Methods development and measurements for understanding morphological effects on electronic and optical properties in solution processable photovoltaic materials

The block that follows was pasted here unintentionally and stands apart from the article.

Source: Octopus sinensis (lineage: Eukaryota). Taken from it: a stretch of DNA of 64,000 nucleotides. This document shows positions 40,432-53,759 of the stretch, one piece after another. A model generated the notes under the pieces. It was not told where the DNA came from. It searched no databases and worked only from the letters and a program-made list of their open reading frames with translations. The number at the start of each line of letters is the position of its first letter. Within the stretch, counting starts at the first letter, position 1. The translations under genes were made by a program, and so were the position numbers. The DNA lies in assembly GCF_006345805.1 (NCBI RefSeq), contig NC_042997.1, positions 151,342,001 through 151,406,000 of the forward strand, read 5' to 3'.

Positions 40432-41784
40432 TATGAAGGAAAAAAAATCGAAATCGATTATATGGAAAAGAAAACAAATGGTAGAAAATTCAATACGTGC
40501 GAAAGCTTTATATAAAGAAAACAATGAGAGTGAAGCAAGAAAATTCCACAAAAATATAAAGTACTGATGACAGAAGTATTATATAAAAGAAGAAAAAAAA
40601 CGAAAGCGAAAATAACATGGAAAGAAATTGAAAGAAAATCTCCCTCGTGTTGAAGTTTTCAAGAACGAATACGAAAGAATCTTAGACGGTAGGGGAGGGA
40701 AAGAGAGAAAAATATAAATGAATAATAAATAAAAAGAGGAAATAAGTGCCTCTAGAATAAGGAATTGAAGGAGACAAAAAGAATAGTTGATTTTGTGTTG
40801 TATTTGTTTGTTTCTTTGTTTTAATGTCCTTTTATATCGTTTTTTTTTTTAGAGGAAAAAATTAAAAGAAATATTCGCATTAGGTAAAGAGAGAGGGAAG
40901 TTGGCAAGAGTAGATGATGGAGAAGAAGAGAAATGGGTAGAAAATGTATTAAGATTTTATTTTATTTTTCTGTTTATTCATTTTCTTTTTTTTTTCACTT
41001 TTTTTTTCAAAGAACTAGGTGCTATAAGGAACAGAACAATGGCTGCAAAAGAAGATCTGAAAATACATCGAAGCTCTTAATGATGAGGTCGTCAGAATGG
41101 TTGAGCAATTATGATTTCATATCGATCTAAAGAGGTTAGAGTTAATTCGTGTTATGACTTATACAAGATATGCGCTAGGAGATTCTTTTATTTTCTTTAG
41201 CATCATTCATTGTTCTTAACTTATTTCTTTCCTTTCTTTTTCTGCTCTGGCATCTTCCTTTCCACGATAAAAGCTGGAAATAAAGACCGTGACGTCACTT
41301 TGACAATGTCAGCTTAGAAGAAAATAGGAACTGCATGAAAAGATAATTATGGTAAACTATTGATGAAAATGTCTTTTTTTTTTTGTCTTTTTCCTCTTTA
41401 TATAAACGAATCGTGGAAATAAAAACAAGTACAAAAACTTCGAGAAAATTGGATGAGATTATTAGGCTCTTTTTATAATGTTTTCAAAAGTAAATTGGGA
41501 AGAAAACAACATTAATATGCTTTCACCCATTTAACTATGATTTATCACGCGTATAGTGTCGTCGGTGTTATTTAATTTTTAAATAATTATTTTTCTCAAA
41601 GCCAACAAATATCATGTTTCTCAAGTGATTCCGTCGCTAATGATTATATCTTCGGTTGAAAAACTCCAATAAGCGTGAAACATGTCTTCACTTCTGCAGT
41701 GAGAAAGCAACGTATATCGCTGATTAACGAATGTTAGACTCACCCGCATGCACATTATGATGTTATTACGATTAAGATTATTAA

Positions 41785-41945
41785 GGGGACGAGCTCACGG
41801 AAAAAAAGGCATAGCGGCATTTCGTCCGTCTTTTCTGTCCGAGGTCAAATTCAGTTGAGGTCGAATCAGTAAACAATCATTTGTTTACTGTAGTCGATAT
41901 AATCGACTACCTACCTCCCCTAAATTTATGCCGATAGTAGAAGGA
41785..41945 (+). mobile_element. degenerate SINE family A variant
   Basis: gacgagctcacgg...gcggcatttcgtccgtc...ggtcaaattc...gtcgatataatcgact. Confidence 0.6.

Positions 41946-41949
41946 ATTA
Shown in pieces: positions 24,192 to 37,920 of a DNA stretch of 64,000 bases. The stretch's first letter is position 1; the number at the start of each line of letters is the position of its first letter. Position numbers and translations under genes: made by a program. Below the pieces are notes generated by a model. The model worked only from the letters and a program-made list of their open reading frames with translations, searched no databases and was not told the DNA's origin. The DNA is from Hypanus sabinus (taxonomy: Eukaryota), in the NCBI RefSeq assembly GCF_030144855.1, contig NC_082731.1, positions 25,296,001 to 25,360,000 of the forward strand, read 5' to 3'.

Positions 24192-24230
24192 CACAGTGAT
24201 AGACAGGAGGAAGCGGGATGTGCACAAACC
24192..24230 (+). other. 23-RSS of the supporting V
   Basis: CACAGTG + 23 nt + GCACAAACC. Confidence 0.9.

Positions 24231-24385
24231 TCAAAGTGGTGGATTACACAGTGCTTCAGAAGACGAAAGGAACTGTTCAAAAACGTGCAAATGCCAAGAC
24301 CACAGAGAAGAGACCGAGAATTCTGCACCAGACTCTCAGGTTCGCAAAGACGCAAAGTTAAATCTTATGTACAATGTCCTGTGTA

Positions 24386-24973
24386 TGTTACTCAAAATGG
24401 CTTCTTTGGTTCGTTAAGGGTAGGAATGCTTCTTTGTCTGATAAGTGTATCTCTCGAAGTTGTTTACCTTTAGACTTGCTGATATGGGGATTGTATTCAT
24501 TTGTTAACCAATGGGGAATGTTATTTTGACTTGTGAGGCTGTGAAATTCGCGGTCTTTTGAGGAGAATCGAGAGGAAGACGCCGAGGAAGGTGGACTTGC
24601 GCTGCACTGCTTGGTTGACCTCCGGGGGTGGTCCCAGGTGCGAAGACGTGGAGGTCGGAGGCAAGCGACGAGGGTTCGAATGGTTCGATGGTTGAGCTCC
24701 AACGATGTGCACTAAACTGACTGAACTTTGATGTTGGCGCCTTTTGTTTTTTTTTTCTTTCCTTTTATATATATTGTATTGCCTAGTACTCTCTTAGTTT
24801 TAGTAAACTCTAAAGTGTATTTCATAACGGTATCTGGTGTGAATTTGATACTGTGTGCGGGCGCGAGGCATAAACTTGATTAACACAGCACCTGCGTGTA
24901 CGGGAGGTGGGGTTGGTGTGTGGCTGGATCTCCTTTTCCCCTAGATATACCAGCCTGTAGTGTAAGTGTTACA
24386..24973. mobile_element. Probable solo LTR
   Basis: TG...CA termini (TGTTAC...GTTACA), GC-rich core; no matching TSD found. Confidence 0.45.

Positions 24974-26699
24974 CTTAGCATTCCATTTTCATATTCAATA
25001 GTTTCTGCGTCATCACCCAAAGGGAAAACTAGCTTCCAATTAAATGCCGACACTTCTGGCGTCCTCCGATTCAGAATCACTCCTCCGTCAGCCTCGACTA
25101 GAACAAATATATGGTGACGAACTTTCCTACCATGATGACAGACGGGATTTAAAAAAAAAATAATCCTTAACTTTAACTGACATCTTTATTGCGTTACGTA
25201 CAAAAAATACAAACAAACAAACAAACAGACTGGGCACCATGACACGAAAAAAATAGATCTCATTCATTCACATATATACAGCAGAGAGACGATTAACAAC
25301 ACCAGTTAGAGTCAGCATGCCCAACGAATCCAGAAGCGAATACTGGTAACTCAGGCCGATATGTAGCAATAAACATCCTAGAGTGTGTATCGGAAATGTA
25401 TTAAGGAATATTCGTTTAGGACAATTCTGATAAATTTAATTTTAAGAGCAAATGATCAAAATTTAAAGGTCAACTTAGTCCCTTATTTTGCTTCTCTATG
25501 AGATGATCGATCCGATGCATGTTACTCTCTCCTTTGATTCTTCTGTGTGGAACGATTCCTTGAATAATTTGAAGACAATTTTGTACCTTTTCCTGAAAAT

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The effects of morphology on electronic and optical properties in solution processable photovoltaic (PV) materials have been studied through two different approaches. One approach, scanning photocurrent (PC) and photoluminescence (PL) microscopy, involved mapping PC generation and PL in functional PV devices on the length scale of around 250-500 nm. Additionally, local diode characteristics were studied from regions of interest in the PV through local voltage-dependent photocurrent (LVPC) measurements. In a PV made from a Copper Indium Gallium Selenide (CIGS) nanocrystal (NC) "ink", two morphological features were found to cause the spatial heterogeneity in PC generation. Cadmium Sulfide (CdS) aggregates lowered PC generation by blocking incident light to the photoactive layer, and cracks in the CIGS-NC film enhanced PC generation through improved charge carrier extraction. LVPC measurements showed all regions to have similar diode characteristics with the main difference being the PC generated at zero bias voltage. For another PV made from a donor/acceptor blend of poly(9,9-dioctylfluorene-co-bis-N,N-(4-butylphenyl)-bis-N,Nphenyl- 1,4-phenylenediamine (PFB) and poly(9,9-dioctylfluorene-co-benzothiadiazole)(F8BT), two incident laser wavelengths were used to selectively illuminate only one or both polymers. The results showed that when F8BT is illuminated, the PFB-rich regions produced the most PC and when both polymers are illuminated (but mostly PFB), the F8BT-rich regions produce the most PC; showing PC generation is more affective when less absorber material is present in the morphology. The other approach to study morphological effects on PV properties was to fabricate particles that mimicked morphological variations known to occur in solution-processable PVs. Through solution processing of an oligothiophene molecule, a range of weakly coupled H-aggregate particles were made. These particles, identifiable by shape, were shown to have a varying degree of energetic disorder (as gauged by the 0-0 vibronic band intensity in the emission spectrum), despite all particles showing a similarly high degree of molecular order from fluorescence dichroism (FD) measurements. A trend was observed correlating a decrease in energetic disorder with an increase in the local contact potential (LCP) difference as measured with Kelvin probe force microscopy (KPFM). The LCP difference was found to range by 70 mV between particles of moderate to low energetic disorder.